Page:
Yeah, there'll be schema galleries available and those schema galleries will be also instant instantiated in your wallet or in your authenticator. So you'll know all where you can go with your credential, right? That's the goal in the future. So we'll be able to have a menu, a la carte system and say, where can I use my credential today? And if you don't have the right one, we can drive you to go get the right one and come back. Right. Or we can convert from one flavor to another credential. Who cares? You show up with one flavor and the service provider requires another, we'll just migrate it on the fly. That'll be,
It'll be a bit, bit like an app today. If you've got the credential, you can use it. And if you haven't got the credential, then it'll politely ask you to go and download it. The way that today, if you wanna do something and you haven't got the app installed, it says go and download it from the play store. That'll, it's, it's use and convenience that will drive it. But
I think the key thing though is thinking smaller. There's one more question for us. Sorry. Sorry,
That's Rob important.
Speaker 10 00:22:33 So I'm gonna ask a question for you. Daryl is somebody who definitely does not work for the same organization as you. Anybody here know? So I found the, the comment about improving customer experience and brick and mortar type interactions. Interesting. I, and I'm, I'm like a little bit skeptical about
Speaker 10 00:22:52 The fact that it's decentralized identity that suddenly makes this stuff possible. I have done more demos than I can think of, of how you can improve in-person experiences by using lots of other techniques such as, you know, just good old device binding and fighter and all the, the rest of it. Where it seems to fall down is just a lack of ambition in terms of, of organizations actually wanting to invest in, in providing those experiences. So I just wonder, again, devil's advocate kind of question, right. What do you see about decentralized specifically that that's going to change that?
Yeah, we have two specific use cases. One is dimension, the fast food chain. The other one is a company that does credentialing of employees, workers in the construction industry. And I know you're working on that as well. And it's a great example where in-person experiences are gonna happen. Construction site, there may be no internet, right? So you're gonna need proximity communications, right? And we've already shown in the TSA checkpoint in the United States, it's working very well. People love it. They love being able to just scan their phone and look into a camera and match and they're done and they go through security. So I think you're right that companies have to be convinced in the benefit and the roi. But let's face it, user experience is the, is the king right now. And if you can discriminate your brand against another by adding a, a Bluetooth beacon in your store and creating some kind of experience, I think it's gonna happen. But I, I think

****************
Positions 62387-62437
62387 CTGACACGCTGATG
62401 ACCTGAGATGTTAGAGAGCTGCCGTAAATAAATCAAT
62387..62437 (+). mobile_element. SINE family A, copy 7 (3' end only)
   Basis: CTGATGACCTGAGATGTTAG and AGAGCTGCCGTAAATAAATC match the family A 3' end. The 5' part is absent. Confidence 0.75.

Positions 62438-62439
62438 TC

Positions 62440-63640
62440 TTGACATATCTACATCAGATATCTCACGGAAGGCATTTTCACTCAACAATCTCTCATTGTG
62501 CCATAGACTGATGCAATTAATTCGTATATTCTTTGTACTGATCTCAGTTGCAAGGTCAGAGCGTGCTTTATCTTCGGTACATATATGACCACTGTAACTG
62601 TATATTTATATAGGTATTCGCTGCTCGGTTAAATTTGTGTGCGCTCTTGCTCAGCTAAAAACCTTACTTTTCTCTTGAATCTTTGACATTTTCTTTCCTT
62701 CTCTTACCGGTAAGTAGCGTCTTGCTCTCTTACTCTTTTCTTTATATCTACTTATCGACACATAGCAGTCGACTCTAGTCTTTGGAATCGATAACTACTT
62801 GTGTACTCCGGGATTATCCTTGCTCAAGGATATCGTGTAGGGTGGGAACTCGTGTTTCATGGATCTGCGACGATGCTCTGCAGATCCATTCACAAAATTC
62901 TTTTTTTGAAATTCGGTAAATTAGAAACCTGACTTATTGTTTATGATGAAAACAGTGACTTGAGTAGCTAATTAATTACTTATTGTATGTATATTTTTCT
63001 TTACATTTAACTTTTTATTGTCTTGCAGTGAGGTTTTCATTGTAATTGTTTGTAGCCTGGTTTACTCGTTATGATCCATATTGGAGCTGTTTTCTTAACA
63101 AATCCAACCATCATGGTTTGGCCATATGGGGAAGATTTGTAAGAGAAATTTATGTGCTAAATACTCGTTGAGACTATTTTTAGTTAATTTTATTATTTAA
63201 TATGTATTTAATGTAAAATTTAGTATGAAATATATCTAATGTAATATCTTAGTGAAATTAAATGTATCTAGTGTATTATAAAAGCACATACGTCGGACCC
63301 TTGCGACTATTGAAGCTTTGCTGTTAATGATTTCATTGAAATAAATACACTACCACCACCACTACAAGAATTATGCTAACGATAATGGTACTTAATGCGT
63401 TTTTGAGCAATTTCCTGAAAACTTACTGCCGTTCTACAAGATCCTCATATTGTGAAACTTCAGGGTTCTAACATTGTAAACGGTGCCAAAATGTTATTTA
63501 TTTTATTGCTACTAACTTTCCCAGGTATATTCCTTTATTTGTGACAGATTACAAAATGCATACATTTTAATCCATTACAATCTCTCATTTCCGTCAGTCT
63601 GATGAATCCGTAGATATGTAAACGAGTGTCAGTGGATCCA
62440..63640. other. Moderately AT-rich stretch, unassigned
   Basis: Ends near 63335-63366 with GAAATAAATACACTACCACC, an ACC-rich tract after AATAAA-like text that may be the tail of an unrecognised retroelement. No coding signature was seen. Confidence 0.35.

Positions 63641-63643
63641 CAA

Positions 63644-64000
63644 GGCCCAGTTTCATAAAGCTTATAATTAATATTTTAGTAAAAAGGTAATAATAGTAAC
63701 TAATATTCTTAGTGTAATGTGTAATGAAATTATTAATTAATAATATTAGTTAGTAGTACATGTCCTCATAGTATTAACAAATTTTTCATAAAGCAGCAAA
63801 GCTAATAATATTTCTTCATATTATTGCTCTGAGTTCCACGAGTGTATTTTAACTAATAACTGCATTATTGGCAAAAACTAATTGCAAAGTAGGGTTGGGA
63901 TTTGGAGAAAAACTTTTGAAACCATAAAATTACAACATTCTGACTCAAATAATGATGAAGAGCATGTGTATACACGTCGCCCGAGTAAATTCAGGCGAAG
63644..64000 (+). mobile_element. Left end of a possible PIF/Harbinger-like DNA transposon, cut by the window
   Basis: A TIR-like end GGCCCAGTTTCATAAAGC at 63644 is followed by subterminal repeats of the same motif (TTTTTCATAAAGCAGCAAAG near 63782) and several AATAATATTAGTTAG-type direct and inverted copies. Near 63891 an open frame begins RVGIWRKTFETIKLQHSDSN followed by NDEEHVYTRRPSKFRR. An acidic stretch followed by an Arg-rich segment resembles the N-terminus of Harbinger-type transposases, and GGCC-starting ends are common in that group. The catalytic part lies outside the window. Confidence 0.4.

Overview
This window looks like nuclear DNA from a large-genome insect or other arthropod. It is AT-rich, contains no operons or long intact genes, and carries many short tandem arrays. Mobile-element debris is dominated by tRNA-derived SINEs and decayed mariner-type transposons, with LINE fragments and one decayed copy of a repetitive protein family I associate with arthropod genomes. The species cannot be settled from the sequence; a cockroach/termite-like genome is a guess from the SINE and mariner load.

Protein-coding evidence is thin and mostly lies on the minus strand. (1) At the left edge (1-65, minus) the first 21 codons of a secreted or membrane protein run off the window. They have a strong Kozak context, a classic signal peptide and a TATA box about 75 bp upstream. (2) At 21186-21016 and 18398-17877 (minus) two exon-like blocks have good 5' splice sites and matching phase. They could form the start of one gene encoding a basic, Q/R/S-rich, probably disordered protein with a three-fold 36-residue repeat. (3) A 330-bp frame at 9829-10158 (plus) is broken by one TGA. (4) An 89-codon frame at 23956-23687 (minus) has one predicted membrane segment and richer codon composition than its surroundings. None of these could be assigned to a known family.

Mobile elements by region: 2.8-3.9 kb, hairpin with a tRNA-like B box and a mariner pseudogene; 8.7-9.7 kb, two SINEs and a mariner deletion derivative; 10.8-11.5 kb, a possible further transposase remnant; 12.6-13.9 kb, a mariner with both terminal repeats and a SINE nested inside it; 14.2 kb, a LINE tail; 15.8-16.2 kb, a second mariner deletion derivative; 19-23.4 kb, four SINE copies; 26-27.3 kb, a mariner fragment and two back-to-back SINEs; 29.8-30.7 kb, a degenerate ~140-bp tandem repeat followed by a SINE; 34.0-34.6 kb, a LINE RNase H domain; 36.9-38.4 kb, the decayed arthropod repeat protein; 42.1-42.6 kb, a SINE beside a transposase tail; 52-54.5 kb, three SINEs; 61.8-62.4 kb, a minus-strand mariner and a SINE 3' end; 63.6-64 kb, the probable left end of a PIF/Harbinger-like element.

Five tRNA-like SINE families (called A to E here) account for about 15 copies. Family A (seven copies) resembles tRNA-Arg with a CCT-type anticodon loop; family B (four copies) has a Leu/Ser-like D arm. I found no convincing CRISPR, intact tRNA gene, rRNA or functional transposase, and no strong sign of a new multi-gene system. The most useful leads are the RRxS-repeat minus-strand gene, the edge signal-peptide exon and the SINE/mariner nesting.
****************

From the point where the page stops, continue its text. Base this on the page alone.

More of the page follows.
Your, your point is, your point is valid. I mean we are providing, we are providing access, access, fast flow, passenger access to some pancreas station for Eurostar based upon pre-enrollment, followed by a walkthrough Porwal. And that is not using verified credentials, it's using a sort of intermediate thing. You don't need verifiable credentials to do it. The great advantage of it is that when you are rolling out these large scale applications, yes you can do them in a centralized way, but it works an awful lot better because it's more scalable and more secure and your insurance costs are far lower. If you do it using a decentralized technology. I mean just, just the insurance premiums alone Will, will drive, will drive service providers to use decentralized identity rather than traditional architectures because the cost of ensuring all those centralized records is going through the roof.
Perfect. Thank you so much. Thank you so much. We just finished with the time limit as well. So thank you everyone for your insights and we could be good to go on for another 30 minutes. One hour. I can see that. Yes. But I think it's time for coffee. So we'll see outside.